Via Dolorosa (play)

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Via Dolorosa
Written by David Hare
Date premiered1998
Place premieredLondon, England
Original languageEnglish
Subject Israeli–Palestinian conflict

Via Dolorosa is a play by British dramatist David Hare, in the form of a monologue. [1] [2] [3] It deals with the Israeli–Palestinian conflict through Hare's own 1997 journey through Israel and Palestine, and the 33 people whom he met.

Hare travelled to Israel and Palestine at the request of Elyse Dodgson, for the International Department of the Royal Court Theatre, as part of a proposed project for three playwrights, one British, one Israeli and one Palestinian, to write three plays on the British Mandate. [4] [5] However, on his return he proposed to the director Stephen Daldry that he wanted to write a monologue on his experiences.

Hare premiered the work in London in September 1998, in his solo acting debut, in collaboration with Daldry and set designer Ian McNeil. [6] [7] The first US performance was on 18 March 1999, again with Daldry as director. [8] [9] [10] Excerpts of the play were released on CD. [11] The work was later produced for television. [12] Hare performed the work again in July 2002 at the Duchess Theatre, London. [13]

In the context of this play, Daldry has characterized Hare's attitude to the Israel–Palestine conflict as follows:

What David Hare is unneutral about—what he's deeply against—is extremism. Here it's the extremism he found, and brilliantly acts out, between warring political-philosophical-religious diehards within each populace, Israeli and Palestinian alike—'people who seek religious justification for excessive behavior on either side.' [14]

Hare received the 1999 Drama Desk Award for Outstanding Solo Performance for his performance of Via Dolorosa. [15]

In May 1999, Steven Greenstein filed a US civil complaint against the Royal Court Theatre that alleged that Via Dolorosa had unlawfully taken ideas for the text and structure from an unproduced play by Greenstein, Voices from the Holy...and Not So Holy Land. The lawsuit did not name Hare specifically. [16] In April 2000, Judge Denny Chin of the Federal District Court in Manhattan dismissed the lawsuit and asserted that the plays by Greenstein and Hare were separate entities. [17]

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  1. Hare, David (28 October 2000). "Via Dolorosa revisited". The Guardian. Retrieved 2 February 2008.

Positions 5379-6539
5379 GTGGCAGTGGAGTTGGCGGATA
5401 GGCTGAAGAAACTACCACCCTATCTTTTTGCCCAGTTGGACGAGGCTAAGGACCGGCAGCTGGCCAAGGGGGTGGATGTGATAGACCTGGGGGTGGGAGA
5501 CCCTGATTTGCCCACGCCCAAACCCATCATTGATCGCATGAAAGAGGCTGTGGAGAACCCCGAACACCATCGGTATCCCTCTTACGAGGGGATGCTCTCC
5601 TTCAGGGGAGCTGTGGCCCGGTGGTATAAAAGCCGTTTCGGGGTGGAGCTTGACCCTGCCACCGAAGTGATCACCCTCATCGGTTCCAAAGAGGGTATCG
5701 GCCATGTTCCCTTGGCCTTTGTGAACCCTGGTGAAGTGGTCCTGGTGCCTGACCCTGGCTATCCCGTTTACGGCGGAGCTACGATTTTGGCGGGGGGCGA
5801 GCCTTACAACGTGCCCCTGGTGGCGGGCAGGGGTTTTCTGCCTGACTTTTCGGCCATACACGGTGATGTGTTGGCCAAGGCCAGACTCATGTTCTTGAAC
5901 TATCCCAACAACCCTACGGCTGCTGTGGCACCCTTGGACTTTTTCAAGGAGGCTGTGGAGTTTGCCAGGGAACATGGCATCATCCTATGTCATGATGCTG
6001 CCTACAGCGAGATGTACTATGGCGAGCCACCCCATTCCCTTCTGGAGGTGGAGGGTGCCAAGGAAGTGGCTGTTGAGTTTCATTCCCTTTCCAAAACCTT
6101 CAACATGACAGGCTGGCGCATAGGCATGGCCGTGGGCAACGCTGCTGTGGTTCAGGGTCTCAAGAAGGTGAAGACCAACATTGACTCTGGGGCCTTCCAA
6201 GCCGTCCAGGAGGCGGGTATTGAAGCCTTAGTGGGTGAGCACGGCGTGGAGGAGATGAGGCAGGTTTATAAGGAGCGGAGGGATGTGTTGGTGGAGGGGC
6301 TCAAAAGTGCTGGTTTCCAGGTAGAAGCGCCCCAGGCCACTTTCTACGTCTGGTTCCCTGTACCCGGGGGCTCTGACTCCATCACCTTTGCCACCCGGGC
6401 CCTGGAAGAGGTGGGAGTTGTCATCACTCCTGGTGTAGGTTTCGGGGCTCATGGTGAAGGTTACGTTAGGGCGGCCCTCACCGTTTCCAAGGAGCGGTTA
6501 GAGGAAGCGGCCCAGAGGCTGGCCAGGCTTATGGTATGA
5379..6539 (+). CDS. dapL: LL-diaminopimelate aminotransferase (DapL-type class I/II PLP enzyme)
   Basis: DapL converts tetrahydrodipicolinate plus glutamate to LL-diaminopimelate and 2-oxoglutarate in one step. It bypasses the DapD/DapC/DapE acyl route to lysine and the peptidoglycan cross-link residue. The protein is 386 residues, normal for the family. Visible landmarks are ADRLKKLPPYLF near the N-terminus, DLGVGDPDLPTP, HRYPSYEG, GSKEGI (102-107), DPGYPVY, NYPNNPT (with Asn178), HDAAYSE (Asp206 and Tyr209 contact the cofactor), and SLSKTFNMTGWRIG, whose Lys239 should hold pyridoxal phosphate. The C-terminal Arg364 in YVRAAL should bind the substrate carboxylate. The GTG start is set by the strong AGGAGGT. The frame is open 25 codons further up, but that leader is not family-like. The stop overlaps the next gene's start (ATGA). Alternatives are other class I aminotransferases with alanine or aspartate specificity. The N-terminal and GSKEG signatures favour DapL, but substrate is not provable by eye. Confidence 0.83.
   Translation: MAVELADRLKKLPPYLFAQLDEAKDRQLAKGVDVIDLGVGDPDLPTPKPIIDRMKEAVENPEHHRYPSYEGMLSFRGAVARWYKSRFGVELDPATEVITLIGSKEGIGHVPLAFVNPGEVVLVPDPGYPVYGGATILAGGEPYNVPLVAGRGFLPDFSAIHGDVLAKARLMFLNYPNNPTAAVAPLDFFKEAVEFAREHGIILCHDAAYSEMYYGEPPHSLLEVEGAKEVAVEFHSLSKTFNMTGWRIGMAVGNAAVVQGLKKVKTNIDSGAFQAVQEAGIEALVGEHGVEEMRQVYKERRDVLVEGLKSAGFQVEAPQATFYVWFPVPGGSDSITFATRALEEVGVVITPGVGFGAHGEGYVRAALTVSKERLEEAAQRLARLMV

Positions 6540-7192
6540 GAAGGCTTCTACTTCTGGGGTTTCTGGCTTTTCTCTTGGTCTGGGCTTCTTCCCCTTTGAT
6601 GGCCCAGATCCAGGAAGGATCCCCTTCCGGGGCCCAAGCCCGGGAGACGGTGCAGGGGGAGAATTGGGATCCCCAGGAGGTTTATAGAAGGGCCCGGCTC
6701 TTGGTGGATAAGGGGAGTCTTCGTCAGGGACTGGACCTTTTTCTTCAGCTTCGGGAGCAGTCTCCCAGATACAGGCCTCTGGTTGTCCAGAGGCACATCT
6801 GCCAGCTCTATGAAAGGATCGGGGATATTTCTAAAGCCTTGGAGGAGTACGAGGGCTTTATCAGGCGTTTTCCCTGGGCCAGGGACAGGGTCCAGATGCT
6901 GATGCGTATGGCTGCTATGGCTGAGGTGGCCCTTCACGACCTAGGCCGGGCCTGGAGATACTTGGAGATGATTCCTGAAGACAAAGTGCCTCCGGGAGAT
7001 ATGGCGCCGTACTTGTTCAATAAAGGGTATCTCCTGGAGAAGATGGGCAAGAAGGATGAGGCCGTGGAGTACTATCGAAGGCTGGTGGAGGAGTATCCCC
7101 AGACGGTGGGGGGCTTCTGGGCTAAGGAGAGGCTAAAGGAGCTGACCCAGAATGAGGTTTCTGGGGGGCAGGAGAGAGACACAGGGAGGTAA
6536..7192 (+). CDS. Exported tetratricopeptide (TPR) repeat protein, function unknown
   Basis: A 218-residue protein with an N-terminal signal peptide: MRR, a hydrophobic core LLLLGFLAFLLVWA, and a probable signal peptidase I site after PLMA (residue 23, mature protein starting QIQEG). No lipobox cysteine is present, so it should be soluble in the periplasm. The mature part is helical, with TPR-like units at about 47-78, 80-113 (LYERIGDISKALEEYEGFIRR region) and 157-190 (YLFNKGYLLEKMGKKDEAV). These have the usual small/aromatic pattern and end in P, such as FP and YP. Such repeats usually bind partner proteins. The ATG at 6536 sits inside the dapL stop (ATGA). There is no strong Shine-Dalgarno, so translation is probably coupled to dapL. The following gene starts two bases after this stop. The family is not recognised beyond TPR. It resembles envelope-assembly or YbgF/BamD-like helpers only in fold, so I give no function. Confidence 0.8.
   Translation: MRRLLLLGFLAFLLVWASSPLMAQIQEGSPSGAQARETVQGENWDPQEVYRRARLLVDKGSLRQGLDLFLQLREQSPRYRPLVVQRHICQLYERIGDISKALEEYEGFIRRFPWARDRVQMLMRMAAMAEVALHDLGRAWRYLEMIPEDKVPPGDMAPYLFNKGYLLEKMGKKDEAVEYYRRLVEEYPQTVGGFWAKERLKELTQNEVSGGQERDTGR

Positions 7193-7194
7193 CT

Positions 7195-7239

2. Hare, David (28 October 2000). "Via Dolorosa by David Hare (II)". The Guardian. Retrieved 2 February 2008.
  3. Hare, David (28 October 2000). "Via Dolorosa by David Hare (III)". The Guardian. Retrieved 2 February 2008.
  4. Little, Ruth; McLaughlin, Emily (2007). The Royal Court Theatre Inside Out. London: Oberon Books. p. 382. ISBN   1840027630.
  5. Hare, David (2014). Acting Up. Faber & Faber. p. 4. ISBN   0571201350.
  6. Wroe, Nicholas (13 November 1999). "Makeover artist". The Guardian. Retrieved 2 February 2008.
  7. Callow, Simon (21 November 1999). "Hare's breadth of vision". The Observer. Retrieved 2 February 2008.
  8. "David Hare Makes Acting Debut Via Bway's Booth, March 5; Opens March 18". Playbill Arts. 3 February 1999. Retrieved 2 February 2008.
  9. Brantley, Ben (19 March 1999). "Outsider in a Passionate Land". The New York Times. Retrieved 2 February 2008.
  10. Canby, Vincent (11 April 1999). "A Playwright Reports in Person". The New York Times. Retrieved 2 February 2008.
  11. "Via Dolorosa Excerpts to be Released on RCA Victor CD, April 27". Playbill Arts. 14 April 1999. Retrieved 2 February 2008.
  12. Hare, David (18 November 2000). "Why reality is the lifeblood of theatre". The Guardian. Retrieved 2 February 2008.
  13. Billington, Michael (19 July 2002). " Via Dolorosa (Duchess, London)". The Guardian. Retrieved 2 February 2008.
  14. "King David Hare's Triple Play". Playbill Arts. 4 May 1999. Retrieved 2 February 2008.
  15. "1999 Drama Desk Winner: David Hare, Outstanding Solo Performance, Via Dolorosa". Playbill Arts. 9 May 1999. Retrieved 2 February 2008.
  16. McFadden, Robert D. (7 June 1999). "A Playwright Lays Claim To Parts of Hare's 'Via'". The New York Times. Retrieved 2 February 2008.
  17. Pogrebin, Robin (25 April 2000). "Play by David Hare Is Ruled His Own". The New York Times. Retrieved 2 February 2008.